This article was first featured in Issue 6 of the Box To Box magazine on the Assorted History of the World Cup with word by Ignasi Torné Gualdo and accompanying illustration from Marija Markovic.

Montevideo. It’s around 15:00. I am quite tired after a long night in Punta del Este. But at the same time, I am excited. I am on my way to Montevideo, I can’t believe it. I’m travelling from my home country Argentina to the cradle of Uruguayan football, in the front seats of the second floor of the bus. Probably the most dangerous seats, but the views alone make it worth sitting there. That’s how I know that we have reached the capital. The increasing traffic and commercial billboards indicate that I am right.


It was a good decision to get a coffee and an alfajor (a traditional South American confectionery made with two round cookies with different sweet fillings between them) for the trip, I’m not really hungry but this sweet is okay for me. I have my bag between my legs and my book closed – I’m unable to read throughout the whole trip thanks to a few beers from the night before. The book, on Uruguayan football history, was there in any case of any doubt. In case I didn’t realise that I was in the country of the first World Cup winner and the side who played (and won) one of the most famous World Cup games in history. Yes, the country that made ‘Maracanazo’ happen. 


The afternoon light is warm and I decide to relax and observe the streets and people from my seat on the bus, I observe the sea views of Punta del Este to the grey hue of the capital city. I feel the excitement when I notice the lampposts painted in yellow and black colours. Yes, it means that we are crossing an area overrun with Peñarol fans. This is what I was looking for, some signs of footballing culture in the street. 


I see another big mural, this one in red, blue and white, ‘Nacional Pride’ in reference to ‘Nacional Club de Football’.


And then I see it. 


“It must be it. Yes, I am sure. Because if not, what is that? Yes, I am sure. It is.” I mutter these words and the woman next to my seat looks at me quite suspiciously. Then, the driver announces that we are approaching Tres Cruces, Montevideo’s main station. I smile, knowingly. Because we must be very close to it. I don’t have a map and I need one. We arrive and I make sure that I have my bag and start walking trying to find an information point. I leave my bag in storage for free and I try hard to suppress my excitement.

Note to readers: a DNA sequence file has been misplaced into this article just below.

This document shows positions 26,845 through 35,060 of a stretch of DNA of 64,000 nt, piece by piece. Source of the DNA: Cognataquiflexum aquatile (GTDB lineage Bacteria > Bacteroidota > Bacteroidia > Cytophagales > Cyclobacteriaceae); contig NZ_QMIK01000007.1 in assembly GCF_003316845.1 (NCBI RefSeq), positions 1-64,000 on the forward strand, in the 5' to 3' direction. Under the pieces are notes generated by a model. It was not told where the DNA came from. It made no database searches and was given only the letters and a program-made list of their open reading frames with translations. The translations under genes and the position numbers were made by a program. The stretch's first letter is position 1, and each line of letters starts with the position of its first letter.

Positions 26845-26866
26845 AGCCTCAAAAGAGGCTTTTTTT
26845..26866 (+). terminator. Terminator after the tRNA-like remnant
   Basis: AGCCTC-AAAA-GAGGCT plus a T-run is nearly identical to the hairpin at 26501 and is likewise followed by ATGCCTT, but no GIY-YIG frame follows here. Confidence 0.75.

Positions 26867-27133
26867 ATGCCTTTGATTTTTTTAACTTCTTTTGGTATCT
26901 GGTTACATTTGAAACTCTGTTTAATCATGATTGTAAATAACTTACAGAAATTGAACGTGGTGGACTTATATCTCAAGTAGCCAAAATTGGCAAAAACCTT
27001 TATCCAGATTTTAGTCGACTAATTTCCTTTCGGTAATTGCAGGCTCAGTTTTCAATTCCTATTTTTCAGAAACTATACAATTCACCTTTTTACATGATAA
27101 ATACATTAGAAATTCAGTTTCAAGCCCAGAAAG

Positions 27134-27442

Yes, I am in Montevideo. I am very close to what I saw from the bus. Fortunately, after a long time travelling alone, I feel comfortable with a map and I am on my way. But I have to be careful, I don’t know the area or the people and I clearly look like a tourist. But after a few blocks I see it. I see the structure, I see the tower at the end of the stadium. I can’t believe it. I am almost there. My footsteps are brisker and strides are longer and I bravely cross the street. Yes, I am here, I got it! 


An old metal plate informs me what I already know, that I have arrived at the Estadio Centenario, the football stadium that hosted the first World Cup in 1930 and has barely been remodelled since then. I walk around the perimeter, I take my time and get some photos of the Tribuna Amsterdam’s murals. This is where Peñarol fans gather when they play at the Centenario. The name for this stand comes from when Uruguay won their second footballing gold medal at the Amsterdam Olympics in 1928. 


I get in and I see an old man at the desk. I guess that man knows more about football than the history books. He speaks in a melodic and traditional Uruguayan accent like he has never received any international influences beyond those flags on the wall. I pay for the ticket and extra for the lift. Yes, there is a lift and I don’t know why. “Do you want the best city views? Take the ride”. Surprised, an assistant takes me to the top of the Estadio Centenario tower, the Torre de los Homenajes. Suddenly, it feels like I am in Yokohama going up in the world’s fastest elevator to enjoy a panoramic view. The stadium built in 1930, home of the first World Cup, is below my feet. 


Recovering from this experience, I check out the museum’s items but I am still thinking about the stands and the city buildings. There are many flags hanging on the wall: Uruguay, Albion, CURCC (Peñarol’s previous incarnation) and Nacional’s colours are all evidence to the history behind this place. You can find a ’66 England shirt signed by Geoff Hurst and a Brazil one with Pelé. Diego Maradona is present too. 


“But the best is yet to come”. On the second floor, there is the cup that everybody talks about. The cup of football, the final scene from that famous game. Ghiggia‘s goal cup. The cup of the silence. The trophy of the “Maracanazo”.


Later I visit the Olimpic Stand and I feel like I’m in the Roman Colosseum, the old cement seats and benches, the sponsor’s banners painted and the original look from the ’30s. Time for a photo opportunity to treasure for the rest of my life. Also, I start talking with the security guard, sharing stories and footballing opinions. I leave the museum after buying some souvenirs, including a 1930 World Cup poster. 


I have a little piece of cement, it was broken on the floor. It’s in my pocket but is not just a rune, I feel that I’m bringing back home a small piece of history that will make me remember the day I visited the cradle of football.